•Food Safety Education for Families and Commercial Food Producers: Each year 48 million people in the United States become ill from eating adulterated food. In Maine, food safety risks exist from home food preparation and preservation, people serving crowds, and in retail and commercial food sales. UMaine Extension provides food safety training programs that include food preservation, cooking for crowds, general food safety for the home, industry food sanitation, and certification for meat, poultry, and seafood producers. We estimate that more than 50,000 consumers of home prepared and preserved food, and those attending public and community events have a reduced potential to contract foodborne illness due trainings provided by our food safety program. Further, more than 500,000 statewide, national, and international consumers of food produced by New England-based retail and commercial food businesses have a reduced potential to contract foodborne illness as a result of trainings provided by our food safety program. These results are decreasing the occurrences of foodborne illness and increasing overall health in Maine and wherever Maine foods are sold and consumed.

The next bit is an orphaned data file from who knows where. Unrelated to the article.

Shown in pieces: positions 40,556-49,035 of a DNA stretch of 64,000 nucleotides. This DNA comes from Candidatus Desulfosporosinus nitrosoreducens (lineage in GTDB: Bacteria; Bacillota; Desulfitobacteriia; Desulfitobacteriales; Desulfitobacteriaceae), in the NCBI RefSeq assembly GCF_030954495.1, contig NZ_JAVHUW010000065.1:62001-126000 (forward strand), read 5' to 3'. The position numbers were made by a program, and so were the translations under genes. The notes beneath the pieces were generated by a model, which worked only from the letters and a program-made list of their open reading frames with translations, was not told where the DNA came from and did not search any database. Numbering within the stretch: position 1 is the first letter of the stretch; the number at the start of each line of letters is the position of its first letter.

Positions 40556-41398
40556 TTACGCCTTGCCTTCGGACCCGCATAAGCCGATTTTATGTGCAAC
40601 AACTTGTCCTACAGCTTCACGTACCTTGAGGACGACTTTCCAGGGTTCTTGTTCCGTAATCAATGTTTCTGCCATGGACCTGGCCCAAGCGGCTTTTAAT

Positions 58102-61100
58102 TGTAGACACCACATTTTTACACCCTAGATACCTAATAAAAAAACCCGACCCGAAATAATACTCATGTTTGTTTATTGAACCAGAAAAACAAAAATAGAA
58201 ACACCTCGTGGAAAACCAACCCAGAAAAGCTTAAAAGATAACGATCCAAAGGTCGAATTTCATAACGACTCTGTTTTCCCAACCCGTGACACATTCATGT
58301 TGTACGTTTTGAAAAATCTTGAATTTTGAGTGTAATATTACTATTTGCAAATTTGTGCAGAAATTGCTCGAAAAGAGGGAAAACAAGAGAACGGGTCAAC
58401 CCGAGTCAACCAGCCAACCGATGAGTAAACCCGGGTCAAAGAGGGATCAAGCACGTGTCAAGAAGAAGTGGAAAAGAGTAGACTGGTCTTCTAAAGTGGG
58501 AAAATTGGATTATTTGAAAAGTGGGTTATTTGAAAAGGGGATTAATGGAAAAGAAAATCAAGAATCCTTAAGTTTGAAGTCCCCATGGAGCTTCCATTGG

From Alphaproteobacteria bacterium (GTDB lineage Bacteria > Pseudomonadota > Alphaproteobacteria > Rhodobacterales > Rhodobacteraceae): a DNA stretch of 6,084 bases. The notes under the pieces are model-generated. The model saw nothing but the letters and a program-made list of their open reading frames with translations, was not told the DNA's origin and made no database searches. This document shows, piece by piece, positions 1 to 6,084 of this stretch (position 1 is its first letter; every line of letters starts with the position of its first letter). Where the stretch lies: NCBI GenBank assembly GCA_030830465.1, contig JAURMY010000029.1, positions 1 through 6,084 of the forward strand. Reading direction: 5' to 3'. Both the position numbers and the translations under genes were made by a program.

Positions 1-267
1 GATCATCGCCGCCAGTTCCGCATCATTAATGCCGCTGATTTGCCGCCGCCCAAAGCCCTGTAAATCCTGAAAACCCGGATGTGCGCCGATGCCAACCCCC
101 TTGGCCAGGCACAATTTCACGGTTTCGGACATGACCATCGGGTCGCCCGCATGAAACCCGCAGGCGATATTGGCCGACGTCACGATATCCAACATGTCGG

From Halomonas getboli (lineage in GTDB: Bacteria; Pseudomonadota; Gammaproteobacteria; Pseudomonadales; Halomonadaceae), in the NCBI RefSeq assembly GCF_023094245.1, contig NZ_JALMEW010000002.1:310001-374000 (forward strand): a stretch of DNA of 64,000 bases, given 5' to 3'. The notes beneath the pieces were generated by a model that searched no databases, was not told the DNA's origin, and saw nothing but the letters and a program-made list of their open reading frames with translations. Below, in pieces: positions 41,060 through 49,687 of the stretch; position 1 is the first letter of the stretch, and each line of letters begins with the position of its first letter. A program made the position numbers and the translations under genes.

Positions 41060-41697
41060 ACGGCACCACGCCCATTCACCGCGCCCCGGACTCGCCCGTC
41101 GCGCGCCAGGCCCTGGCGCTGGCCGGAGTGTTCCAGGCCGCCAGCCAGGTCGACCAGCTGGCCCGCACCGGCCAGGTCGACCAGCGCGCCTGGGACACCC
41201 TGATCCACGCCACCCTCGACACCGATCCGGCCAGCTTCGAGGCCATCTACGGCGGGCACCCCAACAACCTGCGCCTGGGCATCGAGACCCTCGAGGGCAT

•4-H Science, Engineering, and Technology (SET): 4-H SET programs in Maine provide youth with hands-on learning experiences to develop passions that will help to prepare the next generation of scientist-leaders. In 2011 Maine 4-H youth completed more than 14,000 projects, many of which were integrated within communities to address local problems.
In one example, during the first year of our Tech Wizards program, teams of students are helping build underwater submersible robotic vessels based on a design by students from the Massachusetts Institute of Technology. The robots seek out invasive aquatic plant species that are threatening Maine’s lakes and waterways – especially Eurasian Milfoil which has caused millions of dollars in damage and mitigation expense in Maine. Youth then use the DASH (diver assisted suction harvester) boat and remove the invaders.